I copied some of the clips below, but keep in mind that these are my clips that reflect my values or desires and they may not be clips that you would value or save. Some are very brief and others are longer; some may be familiar to you, most probably are not.

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Blaise Pascal From The Pensées:

  • “Can anything be stupider than that a man has the right to kill me because he lives on the other side of a river and his ruler has a quarrel with mine, though I have not quarreled with him?
  • The supreme function of reason is to show man that some things are beyond reason.
  • Men never do evil so completely and cheerfully as when they do it from religious conviction.”
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Albert Einstein:

“Not everything that can be counted counts, and not everything that counts can be counted.”

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Leo Tolstoy:

“A man is like a fraction whose numerator is what he is and whose denominator is what he thinks of himself. The larger the denominator, the smaller the fraction.”

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William James:

“Whenever two people meet there are really six people present. There is each man as he sees himself, each man as the other person sees him, and each man as he really is.”

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Bertrand Russell:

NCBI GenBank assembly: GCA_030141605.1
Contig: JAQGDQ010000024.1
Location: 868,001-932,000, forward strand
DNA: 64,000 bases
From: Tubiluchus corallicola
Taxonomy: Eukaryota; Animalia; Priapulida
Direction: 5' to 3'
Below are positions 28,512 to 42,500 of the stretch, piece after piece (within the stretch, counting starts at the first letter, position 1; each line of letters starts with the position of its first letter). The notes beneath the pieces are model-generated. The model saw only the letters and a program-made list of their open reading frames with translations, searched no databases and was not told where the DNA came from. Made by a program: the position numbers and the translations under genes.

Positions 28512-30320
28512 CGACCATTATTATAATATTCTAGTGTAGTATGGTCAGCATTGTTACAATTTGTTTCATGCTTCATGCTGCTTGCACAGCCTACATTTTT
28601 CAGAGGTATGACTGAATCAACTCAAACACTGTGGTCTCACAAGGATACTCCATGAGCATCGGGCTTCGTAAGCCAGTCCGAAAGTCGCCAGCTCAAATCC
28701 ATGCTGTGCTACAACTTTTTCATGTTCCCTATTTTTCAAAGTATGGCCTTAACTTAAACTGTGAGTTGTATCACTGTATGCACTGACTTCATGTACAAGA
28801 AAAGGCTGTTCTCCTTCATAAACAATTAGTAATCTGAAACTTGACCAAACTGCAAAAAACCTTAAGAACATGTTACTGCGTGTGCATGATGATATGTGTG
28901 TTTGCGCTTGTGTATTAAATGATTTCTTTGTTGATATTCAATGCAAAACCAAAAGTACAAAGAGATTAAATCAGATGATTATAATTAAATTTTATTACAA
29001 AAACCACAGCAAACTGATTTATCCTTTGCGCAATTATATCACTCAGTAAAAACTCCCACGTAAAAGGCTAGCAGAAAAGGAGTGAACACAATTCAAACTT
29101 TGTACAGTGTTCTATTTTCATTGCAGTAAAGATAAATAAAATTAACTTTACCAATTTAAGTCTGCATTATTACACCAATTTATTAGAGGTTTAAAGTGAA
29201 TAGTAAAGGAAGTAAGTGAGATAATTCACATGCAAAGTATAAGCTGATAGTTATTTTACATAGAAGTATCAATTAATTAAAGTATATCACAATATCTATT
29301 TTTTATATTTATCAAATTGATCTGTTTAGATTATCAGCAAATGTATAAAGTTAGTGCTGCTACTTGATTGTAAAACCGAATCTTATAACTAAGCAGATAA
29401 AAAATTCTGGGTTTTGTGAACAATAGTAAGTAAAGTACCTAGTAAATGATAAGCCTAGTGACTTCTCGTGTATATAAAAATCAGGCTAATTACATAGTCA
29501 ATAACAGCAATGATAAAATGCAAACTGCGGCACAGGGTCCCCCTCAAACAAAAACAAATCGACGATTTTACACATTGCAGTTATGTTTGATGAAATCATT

“The trouble with the world is that the stupid are cocksure and the intelligent are full of doubt.”

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Adam Smith from The Wealth of Nations:

“It is the highest impertinence and presumption in kings and ministers to pretend to watch over the economy of private people and to restrain their expense... they are themselves, and without exception, the greatest spendthrifts in society.”

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Mahatma Gandhi: Seven Social Sins:

  1. Politics without Principle
  2. Wealth without Work
  3. Commerce without Morality
  4. Pleasure without Conscience
  5. Education without Character
  6. Science without Humanity
  7. Worship without Sacrifice
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Dumbledore from Harry Potter and the Goblet of Fire:

“The time is coming when we will be forced to choose between what is right and what is easy.”

And finally, here is my favorite—and I don't remember the source and haven't since been able to find it:

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A Man

Age 22: Failed in business

Age 23: Defeated in a run for the legislature

Age 24: Again failed in business

Age 25: Elected to legislature

Age 26: Sweetheart died

Age 27: Had a nervous breakdown

Age 29: Defeated for Speaker of the House

Age 34: Defeated for a Senate seat

Age 37: Elected to Congress

Age 39: Defeated for Congress

Age 46: Defeated for Senate

Age 47: Defeated for Vice President

Age 49: Defeated for Senate

Age 51: Elected President of the United States

The man is Abraham Lincoln.

© 2015 by Lippincott Williams & Wilkins, Inc.